Posts Tagged ‘personalized’
TTB has recently liberalized the treatment of personalized labels, such as a wine label with “Happy Birthday Bob.” No longer will it be necessary to burden your company, or the government, with paperwork to cover “Happy Birthday Steve” or Judy, Tom, etc.
TTB announced this change on September 21, 2011 in TTB Guidance 2011-5. The document supersedes a policy from about a year and a half earlier; the 2010 policy required a new approval for just about every variation (such as each wedding, retirement, Bar Mitzvah, graduation, anniversary, etc.). In liberalizing the policy, TTB said:
Our 2010-1 guidance did not allow certificate holders to change the artwork or graphics on personalized labels without resubmission of the labels for approval. We have reconsidered this requirement and now permit certificate holders to make changes to the graphics or artwork on a previously approved personalized label without having to apply for a new certificate of label approval.
The above label, from Llano Estacado Winery, is an early approval under the new policy. The new policy seems due at least in part to pressure from Sen. Schumer. He mounted a vigorous campaign, on this topic, over the past summer. His August 9, 2011 press release, noting the progress, said:
In the case of … personalized labels the TTB agreed with Schumer’s request to streamline the process saying, “Effective immediately, TTB will not require resubmission of labels due to changes in graphics or artwork.” In the past, TTB permitted wineries to simply apply once for approval of a custom label template to ensure it contained the required regulatory and safety warnings, after which the winery could customize and personalize the artwork … to suit the specific event. TTB then changed course to require individual approval of labels when changes were made to graphics and label components apart of the regulatory and safety warnings. By working with industry stakeholders to find ways to streamline approval of these custom labels TTB could, in turn, help ease the current backlog of COLA applications.
The press release also noted:
New York wineries have recently reported that it can take at least one month to receive approval of an electronically-filed COLA application and two to three months for a paper application. Often, when wineries finally do receive feedback, it is with a rejected label and the necessary corrections, and at that point labels must be resubmitted and the COLA process must begin again. The TTB told Schumer itself that they have noticed a significant increase in the typical amount of time it takes for them to respond to requests for label approvals.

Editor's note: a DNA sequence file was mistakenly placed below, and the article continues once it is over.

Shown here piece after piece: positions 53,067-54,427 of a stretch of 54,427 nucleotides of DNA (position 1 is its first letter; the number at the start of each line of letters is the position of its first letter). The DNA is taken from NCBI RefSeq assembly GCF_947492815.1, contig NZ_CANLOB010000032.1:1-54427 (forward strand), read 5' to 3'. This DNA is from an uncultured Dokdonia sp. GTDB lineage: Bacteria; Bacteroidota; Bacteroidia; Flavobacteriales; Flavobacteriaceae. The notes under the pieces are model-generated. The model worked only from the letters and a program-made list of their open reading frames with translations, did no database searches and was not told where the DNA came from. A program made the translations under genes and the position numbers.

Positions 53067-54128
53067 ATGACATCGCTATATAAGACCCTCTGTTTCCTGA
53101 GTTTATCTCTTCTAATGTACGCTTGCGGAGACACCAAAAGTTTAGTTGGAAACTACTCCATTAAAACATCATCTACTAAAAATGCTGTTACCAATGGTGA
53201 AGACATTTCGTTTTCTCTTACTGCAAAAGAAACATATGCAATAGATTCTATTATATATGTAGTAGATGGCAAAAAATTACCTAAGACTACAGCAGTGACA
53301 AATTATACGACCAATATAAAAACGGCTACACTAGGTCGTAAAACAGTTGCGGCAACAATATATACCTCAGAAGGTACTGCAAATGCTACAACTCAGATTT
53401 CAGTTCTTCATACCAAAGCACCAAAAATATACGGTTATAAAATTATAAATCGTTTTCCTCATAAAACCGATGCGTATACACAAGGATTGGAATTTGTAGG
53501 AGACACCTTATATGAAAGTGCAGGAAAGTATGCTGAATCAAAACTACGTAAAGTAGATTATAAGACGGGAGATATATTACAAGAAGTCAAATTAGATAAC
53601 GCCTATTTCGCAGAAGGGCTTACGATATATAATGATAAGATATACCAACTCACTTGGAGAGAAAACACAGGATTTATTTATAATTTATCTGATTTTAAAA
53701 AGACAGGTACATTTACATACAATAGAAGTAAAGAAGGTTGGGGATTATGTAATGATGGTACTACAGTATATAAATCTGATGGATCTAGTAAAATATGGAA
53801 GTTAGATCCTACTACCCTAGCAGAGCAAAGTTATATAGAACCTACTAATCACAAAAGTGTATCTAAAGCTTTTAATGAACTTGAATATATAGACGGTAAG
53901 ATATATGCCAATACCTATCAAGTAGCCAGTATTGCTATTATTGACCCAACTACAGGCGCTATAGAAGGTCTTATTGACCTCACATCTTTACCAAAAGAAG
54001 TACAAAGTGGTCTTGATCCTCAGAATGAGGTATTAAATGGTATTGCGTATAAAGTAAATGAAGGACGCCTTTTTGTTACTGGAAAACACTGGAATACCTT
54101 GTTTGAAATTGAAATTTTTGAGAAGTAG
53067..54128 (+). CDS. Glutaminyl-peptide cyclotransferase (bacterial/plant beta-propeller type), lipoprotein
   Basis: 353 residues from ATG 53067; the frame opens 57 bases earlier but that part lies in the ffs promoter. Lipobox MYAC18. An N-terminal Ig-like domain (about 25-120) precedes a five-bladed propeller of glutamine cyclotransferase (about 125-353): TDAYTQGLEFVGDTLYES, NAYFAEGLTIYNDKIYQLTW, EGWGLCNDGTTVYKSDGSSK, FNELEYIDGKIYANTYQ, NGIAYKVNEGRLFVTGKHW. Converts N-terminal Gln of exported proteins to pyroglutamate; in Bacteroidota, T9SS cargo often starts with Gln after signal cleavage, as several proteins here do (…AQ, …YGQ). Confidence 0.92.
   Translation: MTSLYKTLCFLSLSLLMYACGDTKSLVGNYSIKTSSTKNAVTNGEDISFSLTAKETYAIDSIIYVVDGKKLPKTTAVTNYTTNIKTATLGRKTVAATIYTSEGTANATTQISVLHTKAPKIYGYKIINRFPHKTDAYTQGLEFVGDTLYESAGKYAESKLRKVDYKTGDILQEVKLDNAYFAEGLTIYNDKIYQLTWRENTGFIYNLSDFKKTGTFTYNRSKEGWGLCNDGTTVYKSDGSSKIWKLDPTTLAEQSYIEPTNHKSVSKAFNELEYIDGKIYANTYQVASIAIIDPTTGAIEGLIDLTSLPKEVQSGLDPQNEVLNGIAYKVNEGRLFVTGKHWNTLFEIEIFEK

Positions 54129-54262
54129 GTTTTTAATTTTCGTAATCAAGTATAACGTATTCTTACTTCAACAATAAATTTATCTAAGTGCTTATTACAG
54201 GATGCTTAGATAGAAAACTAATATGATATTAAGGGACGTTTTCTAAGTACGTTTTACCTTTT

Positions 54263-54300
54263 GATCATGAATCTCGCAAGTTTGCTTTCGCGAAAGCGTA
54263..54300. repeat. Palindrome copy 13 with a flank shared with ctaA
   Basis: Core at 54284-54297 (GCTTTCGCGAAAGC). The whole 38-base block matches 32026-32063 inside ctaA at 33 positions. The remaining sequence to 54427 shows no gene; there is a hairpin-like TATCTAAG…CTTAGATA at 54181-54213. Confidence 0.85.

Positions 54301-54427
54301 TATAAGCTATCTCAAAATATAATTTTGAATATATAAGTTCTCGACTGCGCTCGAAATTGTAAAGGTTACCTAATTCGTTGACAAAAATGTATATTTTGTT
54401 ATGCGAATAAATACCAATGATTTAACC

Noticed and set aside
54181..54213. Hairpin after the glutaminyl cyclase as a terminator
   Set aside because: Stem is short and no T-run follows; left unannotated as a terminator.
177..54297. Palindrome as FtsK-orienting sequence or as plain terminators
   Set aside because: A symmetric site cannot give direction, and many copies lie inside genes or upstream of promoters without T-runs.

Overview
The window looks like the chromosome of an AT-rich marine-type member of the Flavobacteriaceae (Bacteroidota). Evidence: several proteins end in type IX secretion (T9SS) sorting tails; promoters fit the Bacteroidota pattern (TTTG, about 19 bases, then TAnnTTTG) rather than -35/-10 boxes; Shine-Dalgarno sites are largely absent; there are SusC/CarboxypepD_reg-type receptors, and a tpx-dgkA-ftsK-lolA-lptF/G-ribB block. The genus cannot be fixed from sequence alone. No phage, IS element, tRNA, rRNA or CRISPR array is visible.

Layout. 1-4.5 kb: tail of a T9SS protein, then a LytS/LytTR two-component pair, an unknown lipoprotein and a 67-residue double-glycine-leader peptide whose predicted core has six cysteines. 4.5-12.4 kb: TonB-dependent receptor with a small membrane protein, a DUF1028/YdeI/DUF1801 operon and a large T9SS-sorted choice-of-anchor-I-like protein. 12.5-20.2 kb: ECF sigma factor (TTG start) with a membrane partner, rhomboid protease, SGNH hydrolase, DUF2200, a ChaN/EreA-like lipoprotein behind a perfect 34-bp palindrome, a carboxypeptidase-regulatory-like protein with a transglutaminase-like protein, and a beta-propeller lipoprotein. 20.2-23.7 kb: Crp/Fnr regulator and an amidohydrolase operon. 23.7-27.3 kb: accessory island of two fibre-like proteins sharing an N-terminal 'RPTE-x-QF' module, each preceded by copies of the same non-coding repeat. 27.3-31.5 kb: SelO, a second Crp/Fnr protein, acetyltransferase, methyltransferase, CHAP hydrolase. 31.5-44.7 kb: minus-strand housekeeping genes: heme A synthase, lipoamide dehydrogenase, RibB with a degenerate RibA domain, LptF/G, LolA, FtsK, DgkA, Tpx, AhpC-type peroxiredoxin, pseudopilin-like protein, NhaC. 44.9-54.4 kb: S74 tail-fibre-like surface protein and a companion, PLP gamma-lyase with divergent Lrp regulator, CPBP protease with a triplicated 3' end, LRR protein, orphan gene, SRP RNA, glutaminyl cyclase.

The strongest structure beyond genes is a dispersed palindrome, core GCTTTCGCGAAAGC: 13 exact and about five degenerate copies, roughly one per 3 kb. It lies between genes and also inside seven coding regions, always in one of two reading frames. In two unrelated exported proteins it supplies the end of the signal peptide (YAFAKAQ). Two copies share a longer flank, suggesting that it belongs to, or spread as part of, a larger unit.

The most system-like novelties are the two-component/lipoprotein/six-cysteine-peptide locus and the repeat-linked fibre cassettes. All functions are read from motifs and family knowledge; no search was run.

So far, it does not seem that the current personalization policy would extend all the way to other masses of labels, such as Molson and Twisted Tea (large numbers of labels with other sorts of small variations).
Molson must be pretty darned excited about the prospects for the above marketing campaign. They seem to have hundreds of label approvals for variations on this theme. A lot of the “Answer Honestly” labels are quite amusing. Molson has a long way to go before passing Twisted Tea in the shocking hugeness of the number of labels submitted and approved.
This massive exercise tends to beg the question, why don’t they just submit a few labels, with a long list of approved permutations alongside. Perhaps TTB wants every one submitted separately but it’s still not clear why that should be the case, as opposed to the relatively common allowance for personalization (Happy Birthday Joe, Trudy, Eleanor, etc.).
Here are a few more good ones, among the hundreds. If you see good ones out in the market, please add them to the list by way of comments.
Answer Honestly, Would You Prefer….
- To be half your height -OR- Twice your weight?
- To be famous and hated -OR- Normal and respected?
- To have the ability to play every musical instrument -OR- Speak every language?
- To be able to change the past -OR- See the future?
- To be stuck in a meeting -OR- Stuck in traffic?
- To be ten minutes late for everything -OR- An hour early for everything?
- To lose a winning lottery ticket -OR- Your hair?
- To watch all TV in black and white -OR- Listen to all music in AM?
- To have a time machine -OR- A money-making machine?
- To be a corrupt mayor -OR- An honest lawyer?
- To hypnotize with your eyes -OR- Your touch?
- To be stuck on a deserted island with a supermodel -OR- A boat builder?
- To be rich -OR- Good looking?
- To have your dream house in the Arctic -OR- Be homeless living on a beach?
- To date someone who talks too much -OR- One who rarely speaks?
- To have a constant toothache -OR- No teeth at all?
Sign me up for writing the next 500 questions (especially if it comes with free beer, a year on a tropical island, and a fat budget).
TTB gets a lot of labels. For this brand alone, it appears the brewer submitted over 1,500 labels since 2003. Why? There are many reasons why brewers submit multiple variations for a given brand (state deposit rules, container sizes, alcohol content, etc.). But here, it is probably mass customization. Due to advances in printing, small run labels are becoming increasingly common. It’s not always necessary to submit every permutation, but here are three: above, Syracuse, wide stance.